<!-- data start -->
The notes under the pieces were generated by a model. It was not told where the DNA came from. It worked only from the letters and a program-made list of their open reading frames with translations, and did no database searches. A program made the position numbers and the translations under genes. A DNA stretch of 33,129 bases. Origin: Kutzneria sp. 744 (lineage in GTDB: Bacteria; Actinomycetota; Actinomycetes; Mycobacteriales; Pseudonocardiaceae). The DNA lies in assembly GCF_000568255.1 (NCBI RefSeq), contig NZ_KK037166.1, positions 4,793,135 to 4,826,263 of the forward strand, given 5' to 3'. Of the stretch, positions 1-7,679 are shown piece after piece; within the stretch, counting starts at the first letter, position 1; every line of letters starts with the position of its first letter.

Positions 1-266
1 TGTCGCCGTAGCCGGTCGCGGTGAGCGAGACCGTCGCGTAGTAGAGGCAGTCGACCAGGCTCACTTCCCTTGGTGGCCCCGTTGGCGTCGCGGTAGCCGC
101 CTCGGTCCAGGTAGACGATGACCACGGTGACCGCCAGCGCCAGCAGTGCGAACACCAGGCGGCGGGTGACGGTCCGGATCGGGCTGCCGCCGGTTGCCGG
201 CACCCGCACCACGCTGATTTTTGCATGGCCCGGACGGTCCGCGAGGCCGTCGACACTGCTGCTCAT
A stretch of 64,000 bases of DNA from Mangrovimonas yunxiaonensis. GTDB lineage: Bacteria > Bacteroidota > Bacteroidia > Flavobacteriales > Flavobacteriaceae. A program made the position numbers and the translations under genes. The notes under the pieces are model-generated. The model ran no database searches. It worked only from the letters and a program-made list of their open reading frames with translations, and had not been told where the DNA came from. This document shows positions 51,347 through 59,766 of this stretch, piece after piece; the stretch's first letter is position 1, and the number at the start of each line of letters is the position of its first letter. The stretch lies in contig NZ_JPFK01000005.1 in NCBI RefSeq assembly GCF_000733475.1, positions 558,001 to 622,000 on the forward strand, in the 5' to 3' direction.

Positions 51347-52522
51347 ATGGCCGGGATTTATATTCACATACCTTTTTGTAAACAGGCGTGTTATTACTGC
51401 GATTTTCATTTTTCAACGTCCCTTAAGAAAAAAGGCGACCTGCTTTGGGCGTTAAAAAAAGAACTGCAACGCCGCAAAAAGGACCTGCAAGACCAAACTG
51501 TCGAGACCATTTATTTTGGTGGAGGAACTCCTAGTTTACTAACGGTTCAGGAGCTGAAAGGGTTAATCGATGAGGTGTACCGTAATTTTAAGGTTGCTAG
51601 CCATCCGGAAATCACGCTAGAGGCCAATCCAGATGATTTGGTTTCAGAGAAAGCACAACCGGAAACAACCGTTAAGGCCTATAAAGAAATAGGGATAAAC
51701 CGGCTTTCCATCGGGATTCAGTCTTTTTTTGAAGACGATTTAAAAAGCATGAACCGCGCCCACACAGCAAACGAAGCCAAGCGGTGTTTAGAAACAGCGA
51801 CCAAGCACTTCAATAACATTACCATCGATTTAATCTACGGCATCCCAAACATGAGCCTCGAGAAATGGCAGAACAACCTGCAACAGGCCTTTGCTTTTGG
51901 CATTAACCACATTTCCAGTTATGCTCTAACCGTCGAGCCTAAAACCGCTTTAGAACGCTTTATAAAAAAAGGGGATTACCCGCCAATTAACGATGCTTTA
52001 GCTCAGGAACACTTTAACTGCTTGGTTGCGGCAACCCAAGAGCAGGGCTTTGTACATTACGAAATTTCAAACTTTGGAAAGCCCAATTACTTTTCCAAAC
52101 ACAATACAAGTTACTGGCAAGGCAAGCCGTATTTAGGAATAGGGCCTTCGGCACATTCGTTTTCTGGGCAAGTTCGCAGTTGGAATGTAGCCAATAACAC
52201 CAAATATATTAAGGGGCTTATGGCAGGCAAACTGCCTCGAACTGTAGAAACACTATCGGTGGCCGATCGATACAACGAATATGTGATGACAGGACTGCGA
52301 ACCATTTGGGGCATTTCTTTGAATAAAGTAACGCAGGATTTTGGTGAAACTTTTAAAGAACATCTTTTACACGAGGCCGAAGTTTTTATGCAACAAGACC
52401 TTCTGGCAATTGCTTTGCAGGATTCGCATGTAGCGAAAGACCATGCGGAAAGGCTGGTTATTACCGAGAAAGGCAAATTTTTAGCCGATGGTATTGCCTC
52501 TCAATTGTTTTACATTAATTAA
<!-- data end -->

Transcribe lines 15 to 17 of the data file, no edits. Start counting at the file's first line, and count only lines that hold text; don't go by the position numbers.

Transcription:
52001 GCTCAGGAACACTTTAACTGCTTGGTTGCGGCAACCCAAGAGCAGGGCTTTGTACATTACGAAATTTCAAACTTTGGAAAGCCCAATTACTTTTCCAAAC
52101 ACAATACAAGTTACTGGCAAGGCAAGCCGTATTTAGGAATAGGGCCTTCGGCACATTCGTTTTCTGGGCAAGTTCGCAGTTGGAATGTAGCCAATAACAC
52201 CAAATATATTAAGGGGCTTATGGCAGGCAAACTGCCTCGAACTGTAGAAACACTATCGGTGGCCGATCGATACAACGAATATGTGATGACAGGACTGCGA